CREWS Burkina Faso – Climate predictions to support farmer decision making

Home News CREWS Burkina Faso – Climate predictions to support farmer decision making

CREWS Burkina Faso – Climate predictions to support farmer decision making

04/02/2019 - 12:15

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04/02/2019 - 12:15

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Climate Risk & Early Warning System (CREWS) is a Paris COP-21 born initiative to support Least Developed Countries (LDCs) and Small Island Developing States (SIDS) to significantly increase the capacity to generate and communicate effective, impact-based, multi-hazard, gender-informed early warnings to protect lives, livelihoods, and assets. CREWS Burkina Faso is a WMO-led project aiming to improve hydrometeorological services for early warning for flood-related risks and risk information for agriculture, food security and anticipation of severe weather impacts. In consequence, a set of activities to improve Burkina Faso Agence Nationale de la Météorologie (ANAM) technical capabilities are being performed supported by Météo France and other technical partners.  

 

 

Traditional “family picture” at the end of a Training Seminar for farmers. Bavila, Tenado community, Burkina Faso.

 

To provide effective support to farmers in three pilot areas, a project component on service delivery is being implemented in Titao at , Tenado at and Niangoloko at Cascades region. Sites are representative of the three main climatic zones: Sahelian, Soudanian-Sahelian and Soudanian. Annual rainfall averages range from 400 mm in the north to 1000 mm in the south.

A first visit to pilot areas was made in past April-May 2018 providing seasonal forecast on the expected rainy season characteristics: late season onset, high probability of above average rainfalls and late season termination. One plastic raingauge per village and specific training to a “reference” farmer was delivered. Local Extension Agents and Authorities were involved as trainers and trainees fully supporting the intake of climate and weather information by local farmers. Agreements with three community radios were signed to deliver at twice a day a bulletin with agricultural warnings and advices. Broadcast was issued in local languages.

Seasonal forecasts were this time very accurate. The rainy season started late in all 3 regions, and once installed provided rainfall amounts higher than average. Most of the farmers stated that there yields were the highest over the last 20 years.  Another exceptional factor was than rainfalls remained until mid-late October giving an end of season later than in average. That fact does not affected total harvest but harmed grain stocking by keeping humidity higher than required for food preservation and by disrupting vegetable gardens preparative works for dry season crops.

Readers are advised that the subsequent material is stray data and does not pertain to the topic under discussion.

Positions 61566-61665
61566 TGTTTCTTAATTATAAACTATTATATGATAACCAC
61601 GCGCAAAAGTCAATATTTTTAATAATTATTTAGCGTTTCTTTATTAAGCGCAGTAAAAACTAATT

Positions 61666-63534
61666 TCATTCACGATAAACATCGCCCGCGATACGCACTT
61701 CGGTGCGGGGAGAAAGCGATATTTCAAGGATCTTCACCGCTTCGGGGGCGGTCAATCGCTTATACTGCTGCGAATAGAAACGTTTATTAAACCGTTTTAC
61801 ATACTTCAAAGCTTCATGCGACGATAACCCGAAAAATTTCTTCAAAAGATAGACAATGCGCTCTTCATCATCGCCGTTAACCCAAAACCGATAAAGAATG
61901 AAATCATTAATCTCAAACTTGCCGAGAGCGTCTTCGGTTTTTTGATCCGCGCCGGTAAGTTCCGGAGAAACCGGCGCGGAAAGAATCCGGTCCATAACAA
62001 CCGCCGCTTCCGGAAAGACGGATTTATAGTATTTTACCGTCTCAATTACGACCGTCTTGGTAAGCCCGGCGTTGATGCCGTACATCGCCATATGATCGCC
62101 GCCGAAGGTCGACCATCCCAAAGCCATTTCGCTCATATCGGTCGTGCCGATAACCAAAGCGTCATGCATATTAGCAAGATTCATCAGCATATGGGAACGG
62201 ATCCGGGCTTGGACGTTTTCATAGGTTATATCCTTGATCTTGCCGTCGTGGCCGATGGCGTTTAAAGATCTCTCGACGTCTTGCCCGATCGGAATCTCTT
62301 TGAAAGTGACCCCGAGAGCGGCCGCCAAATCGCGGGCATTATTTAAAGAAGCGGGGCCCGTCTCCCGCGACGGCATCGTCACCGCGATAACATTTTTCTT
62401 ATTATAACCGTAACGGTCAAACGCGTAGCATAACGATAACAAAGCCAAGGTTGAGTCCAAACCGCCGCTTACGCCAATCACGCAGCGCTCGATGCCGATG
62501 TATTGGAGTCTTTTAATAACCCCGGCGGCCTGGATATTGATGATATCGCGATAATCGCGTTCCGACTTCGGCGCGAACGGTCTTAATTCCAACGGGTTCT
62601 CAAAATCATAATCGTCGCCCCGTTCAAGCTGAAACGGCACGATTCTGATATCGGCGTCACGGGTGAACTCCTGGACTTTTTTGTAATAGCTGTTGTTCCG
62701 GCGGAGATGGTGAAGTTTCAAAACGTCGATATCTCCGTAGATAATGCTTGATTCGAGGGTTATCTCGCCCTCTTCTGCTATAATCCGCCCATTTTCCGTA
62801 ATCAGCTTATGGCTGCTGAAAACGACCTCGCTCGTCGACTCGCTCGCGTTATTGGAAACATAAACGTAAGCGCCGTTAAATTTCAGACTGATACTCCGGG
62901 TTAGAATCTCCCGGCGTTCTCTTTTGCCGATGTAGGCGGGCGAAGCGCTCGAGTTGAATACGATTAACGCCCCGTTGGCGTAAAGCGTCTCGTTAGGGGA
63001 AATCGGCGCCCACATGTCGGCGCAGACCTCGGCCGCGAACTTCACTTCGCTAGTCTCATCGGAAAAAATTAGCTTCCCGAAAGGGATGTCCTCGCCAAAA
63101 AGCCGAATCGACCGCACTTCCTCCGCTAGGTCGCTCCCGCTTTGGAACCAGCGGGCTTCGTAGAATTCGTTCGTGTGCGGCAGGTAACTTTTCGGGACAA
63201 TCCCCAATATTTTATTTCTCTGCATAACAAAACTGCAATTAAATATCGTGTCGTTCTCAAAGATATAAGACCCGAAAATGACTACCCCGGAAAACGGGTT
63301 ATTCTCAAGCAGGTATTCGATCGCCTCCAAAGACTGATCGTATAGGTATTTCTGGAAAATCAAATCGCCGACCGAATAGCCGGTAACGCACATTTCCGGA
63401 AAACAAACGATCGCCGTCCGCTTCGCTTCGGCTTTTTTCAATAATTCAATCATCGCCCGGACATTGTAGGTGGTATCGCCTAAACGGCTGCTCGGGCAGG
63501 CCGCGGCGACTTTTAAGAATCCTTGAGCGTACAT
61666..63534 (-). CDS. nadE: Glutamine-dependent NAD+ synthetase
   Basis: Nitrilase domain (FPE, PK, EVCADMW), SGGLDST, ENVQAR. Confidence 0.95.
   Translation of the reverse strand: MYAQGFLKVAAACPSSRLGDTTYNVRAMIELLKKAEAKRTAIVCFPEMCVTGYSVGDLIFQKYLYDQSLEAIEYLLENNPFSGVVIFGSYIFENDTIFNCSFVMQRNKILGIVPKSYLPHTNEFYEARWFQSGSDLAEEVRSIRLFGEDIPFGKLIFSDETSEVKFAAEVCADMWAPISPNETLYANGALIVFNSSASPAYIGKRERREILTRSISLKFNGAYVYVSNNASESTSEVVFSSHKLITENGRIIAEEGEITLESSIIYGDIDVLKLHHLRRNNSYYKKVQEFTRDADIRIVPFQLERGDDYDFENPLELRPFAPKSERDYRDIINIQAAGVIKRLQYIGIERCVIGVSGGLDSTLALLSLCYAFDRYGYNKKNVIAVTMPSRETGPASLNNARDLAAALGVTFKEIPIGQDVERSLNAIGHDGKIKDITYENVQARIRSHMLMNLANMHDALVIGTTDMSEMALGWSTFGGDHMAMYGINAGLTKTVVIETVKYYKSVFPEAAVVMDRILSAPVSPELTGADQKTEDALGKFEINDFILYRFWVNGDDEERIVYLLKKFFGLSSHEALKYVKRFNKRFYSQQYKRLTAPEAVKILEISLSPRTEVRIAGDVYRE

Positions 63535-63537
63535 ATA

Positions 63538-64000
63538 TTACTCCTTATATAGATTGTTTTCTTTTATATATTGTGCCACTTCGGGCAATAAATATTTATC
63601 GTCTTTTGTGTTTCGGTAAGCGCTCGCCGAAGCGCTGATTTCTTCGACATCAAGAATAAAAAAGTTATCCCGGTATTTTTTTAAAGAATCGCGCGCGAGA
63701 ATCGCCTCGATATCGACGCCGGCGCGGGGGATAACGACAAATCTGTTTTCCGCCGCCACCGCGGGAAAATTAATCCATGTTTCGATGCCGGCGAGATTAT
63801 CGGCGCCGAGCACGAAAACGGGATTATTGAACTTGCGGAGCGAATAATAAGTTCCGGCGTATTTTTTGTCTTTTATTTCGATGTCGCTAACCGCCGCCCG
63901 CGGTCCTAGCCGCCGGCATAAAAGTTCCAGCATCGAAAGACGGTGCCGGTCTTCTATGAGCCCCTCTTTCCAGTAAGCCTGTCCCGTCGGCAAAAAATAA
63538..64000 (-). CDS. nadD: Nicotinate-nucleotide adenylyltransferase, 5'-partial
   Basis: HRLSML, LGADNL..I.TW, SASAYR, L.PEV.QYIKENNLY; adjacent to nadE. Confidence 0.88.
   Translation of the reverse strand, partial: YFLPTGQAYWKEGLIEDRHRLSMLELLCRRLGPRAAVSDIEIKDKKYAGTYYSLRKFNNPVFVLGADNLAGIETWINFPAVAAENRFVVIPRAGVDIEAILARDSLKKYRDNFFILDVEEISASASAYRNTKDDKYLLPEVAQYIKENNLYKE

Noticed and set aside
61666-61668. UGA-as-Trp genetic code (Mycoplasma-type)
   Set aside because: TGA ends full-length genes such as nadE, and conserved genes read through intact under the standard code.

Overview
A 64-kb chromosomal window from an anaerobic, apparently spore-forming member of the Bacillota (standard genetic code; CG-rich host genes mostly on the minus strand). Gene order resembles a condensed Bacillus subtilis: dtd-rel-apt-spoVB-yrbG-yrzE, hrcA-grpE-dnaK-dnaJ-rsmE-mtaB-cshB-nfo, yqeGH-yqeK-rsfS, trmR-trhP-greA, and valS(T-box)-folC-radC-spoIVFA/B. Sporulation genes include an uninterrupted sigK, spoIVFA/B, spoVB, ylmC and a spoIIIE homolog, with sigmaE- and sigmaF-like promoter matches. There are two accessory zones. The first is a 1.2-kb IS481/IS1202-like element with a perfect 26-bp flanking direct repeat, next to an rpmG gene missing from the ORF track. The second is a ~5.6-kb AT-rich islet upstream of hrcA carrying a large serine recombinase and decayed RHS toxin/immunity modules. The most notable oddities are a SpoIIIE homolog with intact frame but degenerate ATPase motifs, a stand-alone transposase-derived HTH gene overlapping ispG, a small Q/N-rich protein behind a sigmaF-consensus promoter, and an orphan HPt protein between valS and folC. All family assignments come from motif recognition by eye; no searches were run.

In practical way, seasonal forecasts were translated to the following messages to farmers in May: a) Avoid planting until the real onset of the rainy season b) Privilege humidity demanding crops to benefit from more abundant rains, said: rice and corn at lowlands.  c) Plant less demanding moisture crops as millet and shorgum in areas not affected by possible flooding conditions. 

Control visits to pilot areas in August and October brought a panorama of general satisfaction from farmers that have followed those advices and kept updated on short term forecasts by local radios. They made the right initial strategic decision by planting the right crop at the right place, they saved inputs and work by avoiding to spread fertilizers when a rainfall was expected for the upcoming 24-48 hours, and there decisions were considered as references at community level.

However, in each of the sites, some farmers relied on “business as usual” approach, sticking to the same decisions as in previous years and not believing on the possibility of an exceptional rainfall season. Some of them had heavy losses with millet and sorghum planted in lowlands affected by humidity excess. Next year they promised to listen carefully to ANAM agrometeorological bulletins and advisories.

This little story tell us about a practical use of climate information under an exceptional and well forecasted rainfall season in Burkina Faso. CREWS project team is working now on improving technical tools including Seasonal Forecast and Agricultural Meteorology supported by Météo-France, the CILSS AGRHYMET Regional Center among other to face new challenges next rainy season. A review of methodologies on service delivery including improvements on bulletins, radio broadcasts, SMS messages and new products are being prepared to be ready in May for a new campaign under such highly variable Western Africa climate.

 

 


Harvesting niebé on a field where late seeding was adviced avoiding early plant exposure to dry conditions

 


Farmers raingauge in northern Burkina Faso near a corn crop field.